cnotes Posts:33180 Followers:38
12/15/2011 07:13 PM

NBA 2011-12 Preview: Central Division

Other Previews:
Atlantic Division


2010-11 record: 62-20, 1st place in the Central Division
Odds to Win 2011-12 Eastern Conference: 5-to-2
Odds to Win 2011-12 NBA Championship: 6-to-1

In Derrick Rose, they have the reigning MVP. And under head coach Tom Thibodeau, they play the best team defense in the NBA. They were the best rebounding team in the NBA last year. There’s no reason Chicago can’t win an NBA title.

And yet, they’re clearly behind the Miami Heat in the Eastern Conference pecking order. The problem is that, when it comes down to it, Rose (25.0 PPG, 7.7 APG) is Chicago’s only go-to guy in the clutch. And he’s just not enough of a shot maker.

Last year, Rose got off to a torrid start, showing off a new-found ability to knock down jumpers. By New Year’s, he was making 45.1% of his field goals and 39.1% from three. After that, he shot 44.2% from the field and 30.4% from three. In the postseason, he hit just 39.6% of his shots and 24.8% of his threes. And in the conference finals loss to Miami, he shot 35.0% from the field and 23.3% from three over five games.

It may be too much to ask Rose, a point guard who thrives at getting to the basket, to start knocking down the jumpers you need to hit in the playoffs, when those drives in the line become a lot more clogged.

Rose does have a strong enough supporting cast. SF Luol Deng (17.4 PPG) has become a solid complimentary scorer as well as an excellent lockdown defender, in the mold of a young Tayshaun Prince. C Joakim Noah (11.7 PPG, 10.4 RPG) is as good a low-post defender as there is in the NBA.

PF Carlos Boozer (17.5 PPG, 9.6 RPG) became an Achilles heel in last year’s postseason; a liability on the defensive end of the floor who struggled offensively in the playoffs (12.6 PPG on 43.3% shooting). The team offered nagging injuries as an excuse. PF Taj Gibson (7.1 PPG, 5.7 RPG), a defensive stud, often played over Boozer in the postseason, but his offensive game is limited. Boozer’s mid-range shooting could be the difference between this team making a run to the Finals and falling short again.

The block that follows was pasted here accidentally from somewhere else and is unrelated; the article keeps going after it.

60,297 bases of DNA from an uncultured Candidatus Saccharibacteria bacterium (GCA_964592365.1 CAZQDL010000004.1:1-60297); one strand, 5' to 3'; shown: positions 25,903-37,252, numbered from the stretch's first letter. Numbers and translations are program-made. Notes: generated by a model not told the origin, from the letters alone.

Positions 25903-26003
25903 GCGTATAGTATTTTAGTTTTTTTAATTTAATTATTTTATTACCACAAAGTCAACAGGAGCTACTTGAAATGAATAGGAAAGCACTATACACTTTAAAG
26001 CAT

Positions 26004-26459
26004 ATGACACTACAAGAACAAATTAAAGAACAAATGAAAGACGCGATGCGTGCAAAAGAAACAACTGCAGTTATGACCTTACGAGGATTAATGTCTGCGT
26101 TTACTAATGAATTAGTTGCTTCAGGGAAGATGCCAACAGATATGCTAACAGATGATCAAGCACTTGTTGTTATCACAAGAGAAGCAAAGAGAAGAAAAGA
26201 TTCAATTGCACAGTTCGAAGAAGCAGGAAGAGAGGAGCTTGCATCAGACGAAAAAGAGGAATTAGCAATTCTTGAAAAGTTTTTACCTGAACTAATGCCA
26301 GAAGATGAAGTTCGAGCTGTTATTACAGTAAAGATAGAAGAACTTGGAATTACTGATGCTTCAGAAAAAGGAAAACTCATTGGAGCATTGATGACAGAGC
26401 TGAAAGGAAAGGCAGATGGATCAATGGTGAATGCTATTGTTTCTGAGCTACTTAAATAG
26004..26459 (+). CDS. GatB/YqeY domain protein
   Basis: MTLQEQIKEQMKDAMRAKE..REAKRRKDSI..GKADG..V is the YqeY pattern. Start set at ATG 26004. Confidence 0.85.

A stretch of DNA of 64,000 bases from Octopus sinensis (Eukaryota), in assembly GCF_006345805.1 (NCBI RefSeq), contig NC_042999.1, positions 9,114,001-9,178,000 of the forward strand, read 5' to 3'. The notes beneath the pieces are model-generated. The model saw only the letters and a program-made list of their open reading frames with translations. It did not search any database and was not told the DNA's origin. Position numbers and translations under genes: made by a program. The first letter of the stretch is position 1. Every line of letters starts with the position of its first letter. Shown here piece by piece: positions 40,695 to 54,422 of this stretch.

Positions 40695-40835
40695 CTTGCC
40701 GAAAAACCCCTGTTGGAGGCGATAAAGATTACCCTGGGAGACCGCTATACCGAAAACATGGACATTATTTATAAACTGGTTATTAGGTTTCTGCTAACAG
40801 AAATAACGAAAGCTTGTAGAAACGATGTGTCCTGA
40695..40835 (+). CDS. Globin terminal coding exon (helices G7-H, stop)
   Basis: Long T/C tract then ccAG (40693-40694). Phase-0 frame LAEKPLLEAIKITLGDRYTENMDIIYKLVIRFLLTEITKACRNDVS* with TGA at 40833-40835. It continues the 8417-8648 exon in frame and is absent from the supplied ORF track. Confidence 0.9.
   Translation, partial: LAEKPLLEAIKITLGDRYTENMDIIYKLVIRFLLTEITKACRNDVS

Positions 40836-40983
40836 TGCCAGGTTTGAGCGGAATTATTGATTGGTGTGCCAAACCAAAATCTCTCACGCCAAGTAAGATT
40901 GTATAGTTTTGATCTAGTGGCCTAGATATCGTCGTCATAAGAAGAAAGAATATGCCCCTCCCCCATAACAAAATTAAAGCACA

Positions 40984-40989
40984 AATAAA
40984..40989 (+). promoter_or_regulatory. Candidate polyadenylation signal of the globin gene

******* Take: The Bulls are built for regular season dominance, and they should be neck-and-neck with Miami for the top seed in the East. The postseason is a different story though. They need Boozer to emerge as a legitimate No. 2 scoring option to have a shot at separating themselves from Boston and rising to the same level as Miami. And, if his career to this point is any indication, don’t count on Boozer stepping up.


2010-11 record: 35-47, 3rd place in the Central Division
Odds to Win 2011-12 Eastern Conference: 50-to-1
Odds to Win 2011-12 NBA Championship: 100-to-1

One thing you have to say about a Scott Skiles-coached team: They always compete on the defensive end of the court.

Despite a lack of any truly elite defenders, Milwaukee was fourth in the NBA in team defensive efficiency last year. That’s right about where the good news ends though.

Milwaukee was the least efficient offensive team in the NBA. They were dead last in field goal percentage (43.0%) and 24th in three-point shooting (34.2%). PG Brandon Jennings (16.2 PPG) is a high-volume shooter who made just 39.0% of his shots last year. The Bucks are hoping that newly-acquired SG Stephen Jackson (18.5 PPG with Charlotte) can be a better fit in the flow of the offense than departed chucker John Salmons. Milwaukee also signed free agent Mike Dunleavy (11.2 PPG, 40.2% from three) to help with spacing. He’ll take some minutes from SG Carlos Delfino (11.5 PPG) as a quality all-around wing who probably took too many shots last year.

C Andrew Bogut (12.8 PPG, 11.1 RPG, 2.6 BPG) is a solid complementary offensive player who anchors their defense inside the arc. But as a team, the Bucks also don’t rebound it particularly well, and overpaying PF Drew Gooden (11.3 PPG, 6.8 RPG) two offseasons ago wasn’t the answer. Skiles often prefers to go with swing forward Luc Richard Mbah a Moute (6.7 PPG, 5.3 RPG), a restricted free agent who is likely to be retained. He’s an excellent defensive player with limited appeal otherwise.

******* Take: The Bucks defend so well that all they really need is to be a mediocre offensive team to make a run at the 4-seed in the East. The acquisition of Jackson should help, as should a presumed improvement from Jennings. It’s not enough to put them anywhere near the big three in the East, but they should be a playoff team capable of winning a 4-5 series.


2010-11 record: 37-45, 2nd place in the Central Division
Odds to Win 2011-12 Eastern Conference: 50-to-1
Odds to Win 2011-12 NBA Championship: 100-to-1

Head coach Frank Vogel will get his first full season with the Pacers after helping lead them to the playoffs a year ago. After starting the year 17-27, the Pacers went 20-18 under Vogel and gave the top-seeded Bulls some nervous moments in their five-game series.